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The 2020 Home Tour has been suspended, but you can read do a virtual tour of the homes here! 

Read further detail in the 2020 AXIS Magazine

3400 Drexel


Jason and Leonore Owsley

Built by Walter William Whitley, a prominent local builder, in 1924. Shortly after completion, the home was occupied by Robert Chalmers, who arrived from Scotland to become the dean of St. Matthews Episcopal Cathedral. The symmetrical front fa├žade with accented doorway and evenly spaced windows has characteristics of Colonial Revival architecture, which was popular from 1885-1955. The home was in disrepair when the current owners bought it. They honored the original footprint of the home and renovated the spirit of the home.


3429 Drexel


Jimmy and Kathryn Ogden

Built in 1921, this home is a rare example of eclectic asymmetrical Italian Renaissance architecture. From its high perch, the residence radiates a stateliness due to the prominent Roman arched entries, beautiful SMU brick, front terrace, and repetitive keystone and window accents. Tiered landscaping in both the front and rear yards provides a classic frame. The exceptional and unusual interior elements, synchronized color palette, retention and replication of original architectural details, coupled with a special focus on landscape make this ninety-nine year old home a genuine marvel. 

4412 Lakeside


Jeffrey and April Manson

Preeminent architect, Hal Thomson, built this grand dame of eclectic Italian Renaissance architecture in 1918. Deep bracketed eaves, Roman arch windows, a gracious front terrace with balustrade and the unique decorative medallions combine in a distinctive manner. The owners undertook major cosmetic updates in 2018 to restore the interior Venetian plaster, fireplaces, gates, and pool. This family elected to live with prior renovations to this three-story, 103 year-old residence. Bold color, modern art, antiques, elegant fabrics, and other surprising interior design elements make this home feel exciting and intriguing. This classic Hal Thomson residence is a century old exquisite envelope that once opened reveals a modern world inside.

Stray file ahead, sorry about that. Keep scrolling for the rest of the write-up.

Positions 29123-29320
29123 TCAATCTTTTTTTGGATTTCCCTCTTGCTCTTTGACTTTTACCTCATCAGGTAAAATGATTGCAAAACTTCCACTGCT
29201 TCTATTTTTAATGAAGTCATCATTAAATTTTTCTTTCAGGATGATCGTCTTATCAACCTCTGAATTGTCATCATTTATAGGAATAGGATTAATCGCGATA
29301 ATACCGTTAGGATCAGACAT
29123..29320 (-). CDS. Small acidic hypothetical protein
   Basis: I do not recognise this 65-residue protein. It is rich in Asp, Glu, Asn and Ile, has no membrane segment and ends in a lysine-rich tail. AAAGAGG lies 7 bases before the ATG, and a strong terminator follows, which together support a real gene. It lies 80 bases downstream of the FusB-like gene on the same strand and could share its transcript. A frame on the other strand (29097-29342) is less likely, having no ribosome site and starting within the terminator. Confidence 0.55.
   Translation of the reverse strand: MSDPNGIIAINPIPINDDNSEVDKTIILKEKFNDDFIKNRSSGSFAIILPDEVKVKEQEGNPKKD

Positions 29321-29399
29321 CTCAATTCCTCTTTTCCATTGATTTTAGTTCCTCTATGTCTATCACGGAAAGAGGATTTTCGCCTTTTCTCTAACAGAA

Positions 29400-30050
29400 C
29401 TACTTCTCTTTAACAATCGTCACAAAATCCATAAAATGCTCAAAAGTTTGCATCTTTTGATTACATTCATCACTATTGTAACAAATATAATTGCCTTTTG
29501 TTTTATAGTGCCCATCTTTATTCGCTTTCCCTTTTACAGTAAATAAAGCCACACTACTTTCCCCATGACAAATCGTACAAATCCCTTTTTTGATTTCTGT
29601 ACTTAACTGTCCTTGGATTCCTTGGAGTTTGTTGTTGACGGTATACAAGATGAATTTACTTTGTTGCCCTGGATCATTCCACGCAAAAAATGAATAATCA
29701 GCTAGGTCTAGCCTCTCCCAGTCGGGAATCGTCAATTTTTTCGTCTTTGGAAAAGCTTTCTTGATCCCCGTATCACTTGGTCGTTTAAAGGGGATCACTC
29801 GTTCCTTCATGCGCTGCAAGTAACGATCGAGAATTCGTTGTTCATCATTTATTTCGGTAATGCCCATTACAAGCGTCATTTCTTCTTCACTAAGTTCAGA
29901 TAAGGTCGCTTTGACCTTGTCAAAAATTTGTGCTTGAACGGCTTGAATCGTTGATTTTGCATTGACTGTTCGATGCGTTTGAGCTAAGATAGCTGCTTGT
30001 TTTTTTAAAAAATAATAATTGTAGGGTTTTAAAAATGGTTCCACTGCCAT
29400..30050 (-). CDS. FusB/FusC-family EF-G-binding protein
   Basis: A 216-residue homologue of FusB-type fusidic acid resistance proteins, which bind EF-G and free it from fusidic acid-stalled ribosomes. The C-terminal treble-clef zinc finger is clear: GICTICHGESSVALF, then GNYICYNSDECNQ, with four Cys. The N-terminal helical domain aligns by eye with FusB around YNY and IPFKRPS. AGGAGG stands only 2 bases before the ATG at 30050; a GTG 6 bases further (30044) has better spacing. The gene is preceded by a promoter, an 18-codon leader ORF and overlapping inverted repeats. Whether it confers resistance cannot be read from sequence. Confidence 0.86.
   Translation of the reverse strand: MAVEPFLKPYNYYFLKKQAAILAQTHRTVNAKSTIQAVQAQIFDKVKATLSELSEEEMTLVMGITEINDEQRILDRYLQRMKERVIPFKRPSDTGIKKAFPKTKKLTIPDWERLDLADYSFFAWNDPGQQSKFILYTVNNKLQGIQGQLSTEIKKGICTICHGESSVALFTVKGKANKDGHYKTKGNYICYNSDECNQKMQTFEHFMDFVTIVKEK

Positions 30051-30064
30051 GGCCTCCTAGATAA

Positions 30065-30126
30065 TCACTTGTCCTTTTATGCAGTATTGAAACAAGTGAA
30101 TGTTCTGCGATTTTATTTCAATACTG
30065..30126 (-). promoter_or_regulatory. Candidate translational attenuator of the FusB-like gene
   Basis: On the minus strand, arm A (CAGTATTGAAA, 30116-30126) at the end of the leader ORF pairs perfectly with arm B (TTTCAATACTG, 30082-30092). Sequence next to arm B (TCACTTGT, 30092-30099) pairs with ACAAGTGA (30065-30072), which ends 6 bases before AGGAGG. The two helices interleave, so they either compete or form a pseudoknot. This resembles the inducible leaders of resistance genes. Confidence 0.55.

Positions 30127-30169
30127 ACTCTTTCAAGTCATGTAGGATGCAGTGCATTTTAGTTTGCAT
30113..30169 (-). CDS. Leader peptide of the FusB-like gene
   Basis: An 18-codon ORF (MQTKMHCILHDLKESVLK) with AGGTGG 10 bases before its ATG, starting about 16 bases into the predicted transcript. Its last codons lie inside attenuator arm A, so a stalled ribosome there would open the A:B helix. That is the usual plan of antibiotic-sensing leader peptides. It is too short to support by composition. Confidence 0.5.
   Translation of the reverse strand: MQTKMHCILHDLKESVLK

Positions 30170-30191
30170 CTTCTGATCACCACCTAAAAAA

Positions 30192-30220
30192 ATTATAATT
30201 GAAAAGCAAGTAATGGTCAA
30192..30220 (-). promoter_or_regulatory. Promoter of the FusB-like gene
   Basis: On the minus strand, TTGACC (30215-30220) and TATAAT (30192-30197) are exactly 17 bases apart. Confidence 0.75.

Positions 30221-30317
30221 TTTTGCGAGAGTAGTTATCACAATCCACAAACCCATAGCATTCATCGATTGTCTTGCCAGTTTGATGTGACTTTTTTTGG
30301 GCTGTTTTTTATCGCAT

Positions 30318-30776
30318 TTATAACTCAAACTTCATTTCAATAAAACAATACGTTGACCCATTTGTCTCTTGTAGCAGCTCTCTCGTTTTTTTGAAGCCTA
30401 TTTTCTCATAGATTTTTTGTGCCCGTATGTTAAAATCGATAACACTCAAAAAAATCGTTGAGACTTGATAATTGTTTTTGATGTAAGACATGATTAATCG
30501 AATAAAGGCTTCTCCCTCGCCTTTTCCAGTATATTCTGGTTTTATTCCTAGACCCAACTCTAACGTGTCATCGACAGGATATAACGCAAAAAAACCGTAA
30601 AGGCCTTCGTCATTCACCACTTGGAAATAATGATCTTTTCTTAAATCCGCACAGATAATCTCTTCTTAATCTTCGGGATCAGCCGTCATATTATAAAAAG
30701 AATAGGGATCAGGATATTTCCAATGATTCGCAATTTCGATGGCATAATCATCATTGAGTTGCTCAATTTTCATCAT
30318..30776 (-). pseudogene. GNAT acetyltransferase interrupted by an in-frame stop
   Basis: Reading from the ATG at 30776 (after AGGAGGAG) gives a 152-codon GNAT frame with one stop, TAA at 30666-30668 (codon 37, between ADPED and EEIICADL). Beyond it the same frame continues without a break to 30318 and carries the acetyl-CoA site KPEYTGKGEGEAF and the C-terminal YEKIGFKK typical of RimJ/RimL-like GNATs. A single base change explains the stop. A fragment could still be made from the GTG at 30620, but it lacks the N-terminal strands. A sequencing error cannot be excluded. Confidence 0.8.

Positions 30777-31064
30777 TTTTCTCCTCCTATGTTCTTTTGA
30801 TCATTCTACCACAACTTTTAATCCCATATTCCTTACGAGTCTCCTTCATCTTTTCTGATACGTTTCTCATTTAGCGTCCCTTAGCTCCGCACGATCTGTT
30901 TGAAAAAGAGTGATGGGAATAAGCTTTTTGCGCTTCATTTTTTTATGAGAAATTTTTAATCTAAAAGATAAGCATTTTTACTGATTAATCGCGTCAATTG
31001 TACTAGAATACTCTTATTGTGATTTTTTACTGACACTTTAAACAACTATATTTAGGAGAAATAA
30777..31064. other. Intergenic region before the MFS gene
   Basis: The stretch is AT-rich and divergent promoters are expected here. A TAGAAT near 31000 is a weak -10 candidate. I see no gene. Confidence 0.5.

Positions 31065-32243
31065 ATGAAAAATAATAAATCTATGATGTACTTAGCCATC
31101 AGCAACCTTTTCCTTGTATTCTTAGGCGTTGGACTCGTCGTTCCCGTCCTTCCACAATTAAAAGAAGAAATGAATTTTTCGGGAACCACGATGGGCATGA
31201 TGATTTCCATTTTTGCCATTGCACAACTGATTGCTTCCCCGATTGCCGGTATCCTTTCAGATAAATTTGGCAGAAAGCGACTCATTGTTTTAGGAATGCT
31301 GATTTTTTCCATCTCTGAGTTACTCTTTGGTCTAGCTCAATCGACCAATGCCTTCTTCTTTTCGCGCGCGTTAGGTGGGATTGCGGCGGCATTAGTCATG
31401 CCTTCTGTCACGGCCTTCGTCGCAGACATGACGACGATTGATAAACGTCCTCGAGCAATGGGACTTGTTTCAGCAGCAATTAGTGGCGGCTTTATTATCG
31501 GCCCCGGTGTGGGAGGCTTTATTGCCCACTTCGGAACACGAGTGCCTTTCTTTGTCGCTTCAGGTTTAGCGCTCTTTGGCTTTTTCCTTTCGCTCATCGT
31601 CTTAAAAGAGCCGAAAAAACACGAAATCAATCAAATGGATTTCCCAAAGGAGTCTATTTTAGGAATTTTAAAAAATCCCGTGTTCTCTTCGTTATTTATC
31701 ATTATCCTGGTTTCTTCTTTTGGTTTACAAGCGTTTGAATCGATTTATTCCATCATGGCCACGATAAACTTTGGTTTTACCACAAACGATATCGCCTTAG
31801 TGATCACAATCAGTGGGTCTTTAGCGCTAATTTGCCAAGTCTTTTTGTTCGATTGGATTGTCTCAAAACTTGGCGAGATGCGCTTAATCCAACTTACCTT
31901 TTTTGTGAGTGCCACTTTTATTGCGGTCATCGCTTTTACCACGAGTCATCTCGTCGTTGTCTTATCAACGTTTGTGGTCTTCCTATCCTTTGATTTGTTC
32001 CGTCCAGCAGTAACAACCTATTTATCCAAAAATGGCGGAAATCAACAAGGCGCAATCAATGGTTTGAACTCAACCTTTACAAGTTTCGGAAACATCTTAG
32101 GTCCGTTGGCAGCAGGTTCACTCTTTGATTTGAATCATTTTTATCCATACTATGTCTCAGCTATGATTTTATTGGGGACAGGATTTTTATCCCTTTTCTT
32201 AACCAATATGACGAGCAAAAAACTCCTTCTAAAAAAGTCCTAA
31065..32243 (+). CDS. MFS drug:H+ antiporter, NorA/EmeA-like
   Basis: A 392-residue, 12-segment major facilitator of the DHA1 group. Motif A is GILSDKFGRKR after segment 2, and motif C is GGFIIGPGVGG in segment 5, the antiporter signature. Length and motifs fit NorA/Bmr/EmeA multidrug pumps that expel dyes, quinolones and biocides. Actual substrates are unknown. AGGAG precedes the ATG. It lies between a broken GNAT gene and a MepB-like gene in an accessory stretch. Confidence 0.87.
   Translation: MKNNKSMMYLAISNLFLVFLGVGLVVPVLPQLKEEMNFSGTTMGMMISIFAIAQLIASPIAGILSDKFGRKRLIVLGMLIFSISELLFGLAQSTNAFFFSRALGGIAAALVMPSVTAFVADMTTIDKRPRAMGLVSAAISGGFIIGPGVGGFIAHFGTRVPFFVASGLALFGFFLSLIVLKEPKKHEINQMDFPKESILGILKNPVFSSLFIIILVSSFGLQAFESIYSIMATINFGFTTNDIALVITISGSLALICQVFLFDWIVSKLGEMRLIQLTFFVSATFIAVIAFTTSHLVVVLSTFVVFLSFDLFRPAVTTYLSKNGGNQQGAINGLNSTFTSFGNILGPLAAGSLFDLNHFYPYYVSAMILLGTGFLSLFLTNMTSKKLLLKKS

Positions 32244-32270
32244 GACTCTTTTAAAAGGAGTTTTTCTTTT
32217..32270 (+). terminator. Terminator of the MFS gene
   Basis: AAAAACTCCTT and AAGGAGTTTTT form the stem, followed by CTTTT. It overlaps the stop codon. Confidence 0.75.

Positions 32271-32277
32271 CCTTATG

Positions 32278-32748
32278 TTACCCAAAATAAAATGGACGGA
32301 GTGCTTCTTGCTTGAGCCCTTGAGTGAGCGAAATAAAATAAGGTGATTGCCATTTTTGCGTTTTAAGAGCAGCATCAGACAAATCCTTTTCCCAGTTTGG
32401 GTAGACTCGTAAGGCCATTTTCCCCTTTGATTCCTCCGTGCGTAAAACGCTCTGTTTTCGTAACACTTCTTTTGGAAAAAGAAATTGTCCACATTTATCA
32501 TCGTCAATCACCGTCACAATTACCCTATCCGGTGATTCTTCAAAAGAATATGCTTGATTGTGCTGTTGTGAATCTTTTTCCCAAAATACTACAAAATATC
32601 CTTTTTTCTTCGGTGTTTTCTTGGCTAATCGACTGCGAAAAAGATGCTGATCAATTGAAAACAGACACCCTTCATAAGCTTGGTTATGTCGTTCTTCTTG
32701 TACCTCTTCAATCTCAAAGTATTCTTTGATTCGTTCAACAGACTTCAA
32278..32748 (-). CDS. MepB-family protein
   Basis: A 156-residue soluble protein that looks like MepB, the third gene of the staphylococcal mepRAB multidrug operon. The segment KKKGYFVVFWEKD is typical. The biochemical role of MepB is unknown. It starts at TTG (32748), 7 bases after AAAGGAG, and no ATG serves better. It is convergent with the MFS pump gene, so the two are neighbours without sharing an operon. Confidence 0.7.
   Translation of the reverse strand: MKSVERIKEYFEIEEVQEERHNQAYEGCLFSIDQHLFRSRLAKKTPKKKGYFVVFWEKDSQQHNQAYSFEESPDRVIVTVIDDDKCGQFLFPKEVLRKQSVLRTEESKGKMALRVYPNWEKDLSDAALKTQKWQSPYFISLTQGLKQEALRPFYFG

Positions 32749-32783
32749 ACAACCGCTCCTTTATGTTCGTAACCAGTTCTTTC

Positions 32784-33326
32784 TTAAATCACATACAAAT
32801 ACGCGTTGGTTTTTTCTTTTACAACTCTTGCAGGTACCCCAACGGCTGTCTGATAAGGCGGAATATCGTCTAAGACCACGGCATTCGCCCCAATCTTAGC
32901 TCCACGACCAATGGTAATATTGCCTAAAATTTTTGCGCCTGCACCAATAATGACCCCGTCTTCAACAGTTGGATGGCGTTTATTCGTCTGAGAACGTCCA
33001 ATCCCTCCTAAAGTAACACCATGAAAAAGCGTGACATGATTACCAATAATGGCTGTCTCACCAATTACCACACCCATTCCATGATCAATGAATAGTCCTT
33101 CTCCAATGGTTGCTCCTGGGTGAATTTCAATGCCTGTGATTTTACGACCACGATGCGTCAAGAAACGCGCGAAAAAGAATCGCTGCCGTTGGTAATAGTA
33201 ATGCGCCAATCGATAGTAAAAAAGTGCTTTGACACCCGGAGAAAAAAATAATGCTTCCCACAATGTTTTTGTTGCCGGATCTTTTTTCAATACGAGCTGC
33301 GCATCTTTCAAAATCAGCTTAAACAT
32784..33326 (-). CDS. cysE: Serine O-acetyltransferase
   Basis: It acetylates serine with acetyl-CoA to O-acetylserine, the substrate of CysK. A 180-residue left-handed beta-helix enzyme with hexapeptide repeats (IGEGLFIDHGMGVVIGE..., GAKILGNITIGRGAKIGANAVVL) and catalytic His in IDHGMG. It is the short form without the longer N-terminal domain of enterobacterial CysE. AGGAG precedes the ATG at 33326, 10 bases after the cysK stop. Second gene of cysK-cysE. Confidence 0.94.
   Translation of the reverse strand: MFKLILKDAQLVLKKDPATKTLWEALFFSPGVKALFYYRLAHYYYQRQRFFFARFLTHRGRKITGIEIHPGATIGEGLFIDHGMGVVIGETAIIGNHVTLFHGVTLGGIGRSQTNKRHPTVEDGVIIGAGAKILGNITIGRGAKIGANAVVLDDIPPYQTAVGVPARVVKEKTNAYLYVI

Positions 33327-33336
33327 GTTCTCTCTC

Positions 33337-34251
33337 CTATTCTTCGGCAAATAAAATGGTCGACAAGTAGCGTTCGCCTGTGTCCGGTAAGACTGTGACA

7000 Vassar


James and Betsy Sowell

Surrounded by magnificent towering oak trees, this residence in Volk Estates is situated on approximately two acres. In 1890 the Volk family started their department stores and by 1927 owned a 77-acre area called Brookside, now known as Volk Estates. Architect Gayden Thompson and builder C.B. Christensen completed this eclectic Neoclassical style home in 1940 for Mr. & Mrs. Harold Volk, and The Dallas Morning News selected it as Dallas’ Best Modern House in 1940. The full-height entry porch and four impressive Roman Tuscan columns with Doric capitals define the front elevation as classical, but the interior has countless contemporary touches.

25 Highland Park Village, Suite 100-286  -  Dallas TX 75205  -  214-528-0021

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